China has relaunched lottery operations in Hubei province, the epicenter of the global COVID-19 pandemic.
On March 29, the Hubei provincial Sports Lottery Management Center announced that it would restart lottery sales on Tuesday in all provincial cities and counties with the exception of the city of Wuhan, where lottery sales are expected to resume on April 8th.
China suspended all lottery sales in late-January for the annual spring festival but the rapid spread of COVID-19 ultimately stretched that suspension to a record 49 days, including the entire month of February, as the authorities tried to minimize community transmission.
Two weeks ago, China’s National Sports Lottery Center announced that two-thirds of the nation’s lottery operations had resumed sales, albeit under significant new restrictions. Retail lottery hubs are putting desks in their doorways and selling tickets without allowing customers to physically enter the shop, while other retailers have set up kiosks on the street spaced at least six feet apart.
This week, provinces such as Guangxi reported that 95% of their lottery retailers had resumed operations after introducing new safety protocols, including constant disinfections and taking the temperature of all lottery players before allowing them to purchase lottery products.
The lottery’s return to Hubei is significant, given the unprecedented lockdown imposed by the Chinese government in an effort to contain coronavirus infections, which were believed to have originated in Wuhan. The authorities began loosening these restrictions in March after the number of new cases dwindled to nothing. Wuhan just announced a full week without any new infections.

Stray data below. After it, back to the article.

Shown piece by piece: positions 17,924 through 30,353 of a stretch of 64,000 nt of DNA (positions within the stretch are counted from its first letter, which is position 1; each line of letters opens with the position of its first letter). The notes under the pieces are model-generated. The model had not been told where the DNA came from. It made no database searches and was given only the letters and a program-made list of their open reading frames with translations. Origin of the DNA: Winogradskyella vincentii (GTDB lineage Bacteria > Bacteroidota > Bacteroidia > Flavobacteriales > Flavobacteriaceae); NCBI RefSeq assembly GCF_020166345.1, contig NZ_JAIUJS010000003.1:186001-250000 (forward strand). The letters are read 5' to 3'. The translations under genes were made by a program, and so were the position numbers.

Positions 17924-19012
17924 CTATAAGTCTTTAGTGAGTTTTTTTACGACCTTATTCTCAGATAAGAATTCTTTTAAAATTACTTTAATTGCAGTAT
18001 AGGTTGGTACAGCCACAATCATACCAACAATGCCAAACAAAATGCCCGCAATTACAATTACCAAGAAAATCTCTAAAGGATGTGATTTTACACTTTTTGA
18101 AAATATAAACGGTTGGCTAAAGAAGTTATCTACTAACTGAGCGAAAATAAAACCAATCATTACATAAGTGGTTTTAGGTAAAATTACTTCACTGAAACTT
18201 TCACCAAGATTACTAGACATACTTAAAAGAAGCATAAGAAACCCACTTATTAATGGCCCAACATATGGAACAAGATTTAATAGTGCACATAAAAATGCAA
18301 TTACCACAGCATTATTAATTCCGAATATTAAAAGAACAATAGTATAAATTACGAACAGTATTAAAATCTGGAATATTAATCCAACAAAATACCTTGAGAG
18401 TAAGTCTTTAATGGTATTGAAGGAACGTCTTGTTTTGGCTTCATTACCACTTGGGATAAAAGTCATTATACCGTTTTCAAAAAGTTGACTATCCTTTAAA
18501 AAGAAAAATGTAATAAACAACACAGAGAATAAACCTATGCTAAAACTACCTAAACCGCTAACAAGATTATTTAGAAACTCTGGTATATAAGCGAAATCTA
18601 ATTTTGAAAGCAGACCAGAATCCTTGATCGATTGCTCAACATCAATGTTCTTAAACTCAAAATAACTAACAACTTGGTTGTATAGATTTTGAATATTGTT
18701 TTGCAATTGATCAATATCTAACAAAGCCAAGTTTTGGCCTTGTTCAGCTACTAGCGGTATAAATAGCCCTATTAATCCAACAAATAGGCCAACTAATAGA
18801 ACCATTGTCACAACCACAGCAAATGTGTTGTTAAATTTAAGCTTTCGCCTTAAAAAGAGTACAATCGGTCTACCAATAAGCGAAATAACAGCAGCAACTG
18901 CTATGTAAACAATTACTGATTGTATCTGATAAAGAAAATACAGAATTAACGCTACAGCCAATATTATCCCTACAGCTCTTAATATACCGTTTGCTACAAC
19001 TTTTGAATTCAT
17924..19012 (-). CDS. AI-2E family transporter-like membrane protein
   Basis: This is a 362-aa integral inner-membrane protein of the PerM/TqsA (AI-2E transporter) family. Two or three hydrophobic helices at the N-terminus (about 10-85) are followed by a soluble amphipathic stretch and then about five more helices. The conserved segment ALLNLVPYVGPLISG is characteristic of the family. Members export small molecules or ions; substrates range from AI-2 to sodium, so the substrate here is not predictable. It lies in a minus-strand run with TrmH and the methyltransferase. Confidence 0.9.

However, recent images of thousands of urns outside multiple funeral homes have led to speculation that the authorities may have dramatically underrepresented the number of COVID-19 fatalities in Hubei and Wuhan. In turn, this has led to skepticism regarding the government’s current claims of declining infection rates and questions regarding the wisdom of coming back out onto the streets in large numbers.
In 2018, China announced a ‘three-year outline’ for its sports lottery operations, which include nine main tasks to be accomplished by 2020. While one of these tasks involves “the application of digital information technology,” this was largely limited to security compliance, including monitoring outlets for illegal purchasing.
China infamously suspended all online lottery sales in March 2015 after uncovering rampant fraud at provincial administration centers. Having a state-approved online option would have allowed lottery operations to continue throughout the pandemic but the government continues to offer absolutely no indication that it’s considering an online restart.